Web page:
Category : Movie Review
Director: Gore Verbinski
The Curse of the Black Pearl is one of the best movies of all time. I say this with a small asterisk, since in this case I mean ‘movie’ very specifically and I use it far differently than the word ‘film’. The Royal Tenenbaums is my favorite film, Braveheart is my favorite movie; I distinguish them as the former being the best piece of cinematic art I have ever seen and the latter being the most perfectly wrapped package of entertainment I have ever had the joy to rip open. This way of thinking allows me to be both critic and audience, judging features on their merits but also on my level of enjoyment. Black Pearl is most definitely an enjoyable bit of theatrics, a smartly made blockbuster that utilizes every trick in the book to flash magic in the eyes of the audience and leave us clapping in glee. I don’t mind that from time to time, and I particularly respect it when it’s done well.
The Caribbean during British colonial occupation was a place of paradise, piracy, and plunder. Lawless men looked to take advantage on the high seas, while Her Majesty’s navy chased them around ever spit of land. One of the most infamous pirates of that age was the clever Captain Jack Sparrow, a trickster as much as a killer, a man who couldn’t be caught. Except, as our story begins, he is indeed caught, after rescuing the lovely Elizabeth Swann from drowning and outdueling the young blacksmith Will Turner. However, an attack on the port by Barbossa and the crew of the notorious Black Pearl changes things a bit, as Ms. Swann is captured and Turner must team up with Sparrow in order to rescue the damsel in distress. Captain Jack has his own plans, including using the boy and his mysterious gold coin as trade with the pirates, and doublecrossing anyone who crosses his doubly dangerous path.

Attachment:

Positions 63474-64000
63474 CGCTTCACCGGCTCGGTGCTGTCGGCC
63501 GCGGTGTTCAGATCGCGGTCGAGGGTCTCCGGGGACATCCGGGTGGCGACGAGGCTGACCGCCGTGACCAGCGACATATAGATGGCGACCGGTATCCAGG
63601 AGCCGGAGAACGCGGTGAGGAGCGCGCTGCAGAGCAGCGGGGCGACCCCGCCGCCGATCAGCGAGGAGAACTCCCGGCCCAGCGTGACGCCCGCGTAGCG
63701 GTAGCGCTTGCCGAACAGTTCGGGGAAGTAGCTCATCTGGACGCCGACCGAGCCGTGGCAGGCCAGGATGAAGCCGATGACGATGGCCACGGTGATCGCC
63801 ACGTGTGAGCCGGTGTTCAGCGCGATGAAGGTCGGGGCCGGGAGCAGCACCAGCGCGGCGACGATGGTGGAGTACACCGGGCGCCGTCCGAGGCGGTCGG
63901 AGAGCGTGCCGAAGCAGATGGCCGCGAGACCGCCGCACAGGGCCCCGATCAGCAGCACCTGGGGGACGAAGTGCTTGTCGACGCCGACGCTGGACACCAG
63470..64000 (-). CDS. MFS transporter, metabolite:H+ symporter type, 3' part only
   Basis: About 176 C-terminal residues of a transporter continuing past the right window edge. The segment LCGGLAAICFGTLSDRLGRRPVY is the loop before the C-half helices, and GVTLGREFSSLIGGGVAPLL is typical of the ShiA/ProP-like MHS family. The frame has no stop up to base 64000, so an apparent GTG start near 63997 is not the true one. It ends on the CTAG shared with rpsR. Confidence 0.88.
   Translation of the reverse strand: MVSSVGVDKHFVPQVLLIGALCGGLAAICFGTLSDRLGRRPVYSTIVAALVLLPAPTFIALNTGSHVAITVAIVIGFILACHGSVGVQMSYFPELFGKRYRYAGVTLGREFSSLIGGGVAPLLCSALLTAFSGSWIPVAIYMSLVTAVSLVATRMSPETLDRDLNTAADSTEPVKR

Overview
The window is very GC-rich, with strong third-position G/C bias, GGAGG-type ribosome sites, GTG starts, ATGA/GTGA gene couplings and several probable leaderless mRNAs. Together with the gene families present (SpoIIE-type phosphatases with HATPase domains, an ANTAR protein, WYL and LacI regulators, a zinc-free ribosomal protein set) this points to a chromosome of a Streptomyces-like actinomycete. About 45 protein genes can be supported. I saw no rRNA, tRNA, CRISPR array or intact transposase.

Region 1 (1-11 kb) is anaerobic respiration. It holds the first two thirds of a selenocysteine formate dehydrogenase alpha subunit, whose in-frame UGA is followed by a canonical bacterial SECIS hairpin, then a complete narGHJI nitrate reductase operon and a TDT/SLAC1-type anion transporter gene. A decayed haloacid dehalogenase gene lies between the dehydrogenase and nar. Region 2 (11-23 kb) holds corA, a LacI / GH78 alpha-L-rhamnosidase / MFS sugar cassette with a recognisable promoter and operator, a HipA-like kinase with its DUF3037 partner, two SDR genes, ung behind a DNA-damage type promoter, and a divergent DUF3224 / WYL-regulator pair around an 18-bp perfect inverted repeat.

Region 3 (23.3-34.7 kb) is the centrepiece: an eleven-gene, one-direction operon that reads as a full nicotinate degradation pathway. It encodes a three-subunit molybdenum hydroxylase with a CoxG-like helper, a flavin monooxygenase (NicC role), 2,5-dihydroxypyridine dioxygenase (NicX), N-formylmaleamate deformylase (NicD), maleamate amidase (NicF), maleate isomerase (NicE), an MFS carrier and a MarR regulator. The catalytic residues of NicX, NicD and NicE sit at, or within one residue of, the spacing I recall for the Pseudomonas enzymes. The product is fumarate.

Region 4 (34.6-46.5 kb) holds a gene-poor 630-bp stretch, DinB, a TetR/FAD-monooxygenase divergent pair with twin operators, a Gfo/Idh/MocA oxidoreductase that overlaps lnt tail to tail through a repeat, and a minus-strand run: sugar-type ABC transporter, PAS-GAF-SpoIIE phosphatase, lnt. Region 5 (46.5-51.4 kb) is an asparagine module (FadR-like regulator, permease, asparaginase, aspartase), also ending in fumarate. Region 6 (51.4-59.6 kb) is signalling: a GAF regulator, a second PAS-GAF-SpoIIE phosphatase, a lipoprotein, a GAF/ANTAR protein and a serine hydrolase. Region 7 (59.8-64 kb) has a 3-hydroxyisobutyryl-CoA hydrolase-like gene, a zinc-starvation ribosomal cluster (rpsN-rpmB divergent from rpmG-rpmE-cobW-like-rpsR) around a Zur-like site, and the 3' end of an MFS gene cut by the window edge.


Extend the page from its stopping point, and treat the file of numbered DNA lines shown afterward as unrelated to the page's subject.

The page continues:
A near perfect mix of action, comedy, music, and naval dramatics, Black Pearl is the movie that started the franchise, a series that’s still going strong to this day, if losing its magic with every money-grab that’s thrown at theatres. But the first can’t be denied; I dare you to even try. I remember seeing this on the big screen when it debuted, and everyone there was completely blown away. It’s a play on a childhood memory, a great use of talent perfectly suited to roles, and a colossal example of what can go right when you combine movies with music in just the right way. Depp is iconic as Sparrow, Knightley & Bloom only slightly less so as Elizabeth & Will, and the icing on the cake is Geoffrey Rush as Captain Barbossa, a thrilling performance that should go down as one of the coolest movie villains in history. I could watch this a hundred times more, its glamour doesn’t diminish, and its entertainment value remains sky high.
My rating: ☆ ☆ ☆ ☆ ☆